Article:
Earlier this month, the Virginia House of Delegates passed legislation that would require textbooks to include both names by a wide margin. Gov. Terry McAuliffe (D), who said during his 2013 campaign that he supported the measure, is likely to sign it once it reaches his desk.
Last week, five New Jersey legislators who represent a heavily Korean constituency in Bergen County introduced a similar measure. And three bills in the New York legislature would require the same dual naming conventions in new textbooks in the Empire State.
The body of water has been known internationally as the Sea of Japan since the 17th century, and most international bodies, including the United Nations and the International Hydrographic Organization, use that name today. So does the U.S. State Department.
But for the past two decades, South Korea and North Korea have lodged protests with international organizations seeking to have their name included. South Korea wants to see the East Sea included in international naming conventions, while North Korea wants to call it the East Sea of Korea.
Naming the sea is a sensitive subject because the two countries — America’s closest allies in Asia — are increasingly feuding over uninhabited islands and the huge oil and gas reserves under the sea floor. The two countries and China are also moving to stake claims to islands in the East China Sea.
Wading into local American politics is a new tactic, said Scott Snyder, director of the Program on U.S.-Korea Policy at the Council on Foreign Relations.
“As tensions with Japan over historical issues … have risen in recent years, and to the extent that individuals associated with the current administration in Japan have made statements that challenge or deny history, this has fed Korean American activism on the naming issue,” Snyder said in an e-mail.
There’s little evidence that the government of the Republic of Korea — South Korea’s formal name — has pushed Korean American activists to lobby their local legislators. But Japan’s consul general in New York, Sumio Kusaka, has sent letters to state legislators urging them to vote against the name change, arguing that the State Department has already settled on the Sea of Japan. Yoshihide Suga, Japan’s chief cabinet secretary, called the New Jersey legislation “extremely regrettable.”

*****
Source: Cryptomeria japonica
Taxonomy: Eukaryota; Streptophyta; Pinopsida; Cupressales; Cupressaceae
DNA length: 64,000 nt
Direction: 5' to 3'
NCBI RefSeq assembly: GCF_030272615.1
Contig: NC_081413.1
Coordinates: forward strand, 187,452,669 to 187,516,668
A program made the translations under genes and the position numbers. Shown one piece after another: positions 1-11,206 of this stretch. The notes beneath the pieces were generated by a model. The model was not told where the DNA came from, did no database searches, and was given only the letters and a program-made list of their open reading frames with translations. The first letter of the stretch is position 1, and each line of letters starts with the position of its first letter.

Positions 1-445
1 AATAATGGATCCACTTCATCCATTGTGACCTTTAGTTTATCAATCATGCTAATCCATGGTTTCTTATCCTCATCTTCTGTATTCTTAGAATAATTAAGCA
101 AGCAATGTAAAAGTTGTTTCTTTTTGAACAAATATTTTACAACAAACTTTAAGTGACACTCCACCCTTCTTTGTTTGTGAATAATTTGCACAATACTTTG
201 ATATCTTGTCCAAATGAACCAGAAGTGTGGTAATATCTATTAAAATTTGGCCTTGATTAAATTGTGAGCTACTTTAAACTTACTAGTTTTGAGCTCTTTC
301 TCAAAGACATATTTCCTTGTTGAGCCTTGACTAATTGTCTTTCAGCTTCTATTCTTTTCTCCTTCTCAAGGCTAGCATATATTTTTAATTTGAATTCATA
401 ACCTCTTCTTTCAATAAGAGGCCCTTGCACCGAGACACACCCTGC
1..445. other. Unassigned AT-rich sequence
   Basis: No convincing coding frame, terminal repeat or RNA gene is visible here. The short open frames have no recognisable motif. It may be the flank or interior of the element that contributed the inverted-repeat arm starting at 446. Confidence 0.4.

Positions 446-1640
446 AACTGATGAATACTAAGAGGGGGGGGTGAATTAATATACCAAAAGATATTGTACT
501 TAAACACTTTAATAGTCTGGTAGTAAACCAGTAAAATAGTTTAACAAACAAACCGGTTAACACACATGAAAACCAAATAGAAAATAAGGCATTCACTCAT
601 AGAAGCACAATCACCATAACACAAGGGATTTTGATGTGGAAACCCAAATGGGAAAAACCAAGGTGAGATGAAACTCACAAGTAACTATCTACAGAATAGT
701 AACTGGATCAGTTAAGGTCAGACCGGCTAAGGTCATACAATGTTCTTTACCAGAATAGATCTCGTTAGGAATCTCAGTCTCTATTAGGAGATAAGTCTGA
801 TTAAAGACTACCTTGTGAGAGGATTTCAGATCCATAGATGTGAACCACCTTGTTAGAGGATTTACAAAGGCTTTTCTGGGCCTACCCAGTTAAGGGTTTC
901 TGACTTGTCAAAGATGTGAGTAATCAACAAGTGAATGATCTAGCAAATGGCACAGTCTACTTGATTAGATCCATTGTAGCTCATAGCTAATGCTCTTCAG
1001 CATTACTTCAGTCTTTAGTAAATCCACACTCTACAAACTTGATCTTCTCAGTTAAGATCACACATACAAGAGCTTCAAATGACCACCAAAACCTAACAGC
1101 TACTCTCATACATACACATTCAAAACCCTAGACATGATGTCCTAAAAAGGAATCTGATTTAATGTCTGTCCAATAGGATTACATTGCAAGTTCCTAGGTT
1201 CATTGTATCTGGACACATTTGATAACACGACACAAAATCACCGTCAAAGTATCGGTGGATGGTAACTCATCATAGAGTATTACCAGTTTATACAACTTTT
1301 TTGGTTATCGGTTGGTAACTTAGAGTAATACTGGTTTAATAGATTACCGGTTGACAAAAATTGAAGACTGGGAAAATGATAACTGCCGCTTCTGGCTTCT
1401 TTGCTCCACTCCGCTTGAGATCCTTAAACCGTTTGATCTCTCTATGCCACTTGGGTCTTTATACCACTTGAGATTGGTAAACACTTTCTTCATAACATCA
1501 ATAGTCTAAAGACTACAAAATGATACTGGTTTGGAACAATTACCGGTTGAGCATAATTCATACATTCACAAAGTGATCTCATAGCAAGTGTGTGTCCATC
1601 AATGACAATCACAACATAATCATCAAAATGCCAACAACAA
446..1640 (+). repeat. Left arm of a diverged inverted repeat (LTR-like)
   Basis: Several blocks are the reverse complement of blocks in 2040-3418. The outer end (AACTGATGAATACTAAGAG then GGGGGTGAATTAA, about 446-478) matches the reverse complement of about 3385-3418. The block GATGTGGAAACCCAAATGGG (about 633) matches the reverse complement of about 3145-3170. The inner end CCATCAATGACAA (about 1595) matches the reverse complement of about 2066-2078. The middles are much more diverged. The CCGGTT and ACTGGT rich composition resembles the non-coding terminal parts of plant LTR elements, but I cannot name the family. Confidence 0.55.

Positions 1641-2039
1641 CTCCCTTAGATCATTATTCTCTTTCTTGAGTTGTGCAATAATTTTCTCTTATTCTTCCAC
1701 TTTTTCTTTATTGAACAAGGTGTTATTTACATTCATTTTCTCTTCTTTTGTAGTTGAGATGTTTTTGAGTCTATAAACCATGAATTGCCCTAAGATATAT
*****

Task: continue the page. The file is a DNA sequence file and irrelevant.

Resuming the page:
Nationalist undercurrents are running through both sides as anti-Korean sentiment rises in Japan and anti-Japanese sentiment builds in Korea. In recent months, top officials in both countries have taken steps to anger the other: In December, Japanese Prime Minister Shinzo Abe visited a controversial shrine that includes convicted war criminals, some of whom occupied South Korea. South Korea and China both condemned the visit.
Last month, South Korea worked with China to open a memorial to Ahn Jung-Geun, a Korean independence activist who assassinated Hirobumi Ito, Japan’s first prime minister who later oversaw the occupation of China, in 1909. The memorial opened in January at the train station in Harbin, the site where Ahn shot Ito. Japan, which views Ahn as a terrorist, called the monument “extremely regrettable.”
The State Department isn’t going to wade into local politics, spokeswoman Jen Psaki said in a statement.
“The State Department does not get involved in state and local government discussions on text books. The U.S. Government uses names decided by the U.S. Board on Geographic Names. The U.S. Board on Geographic Names’ standard name for that body of water is the Sea of Japan,” Psaki said. “We understand that the Republic of Korea uses a different term. Per U.S. policy, we use only one name to refer to all high seas features. This is a long-standing U.S. policy that we apply all around the globe.”
The ill will between Japan and South Korea extends back centuries, adding to the current feud, Snyder said.
“The Sea of Japan gained currency and was registered as the official name of this body of water during the time that Japan had colonized Korea, so Koreans (and by extension, Korean Americans) are pushing their traditional designation of East Sea as a corrective to this colonial legacy,” Snyder said.
Both South Korea and Japan have conducted surveys of antiquarian maps to demonstrate their preferred name has historical precedent. Not surprisingly, the surveys have come to wildly different conclusions.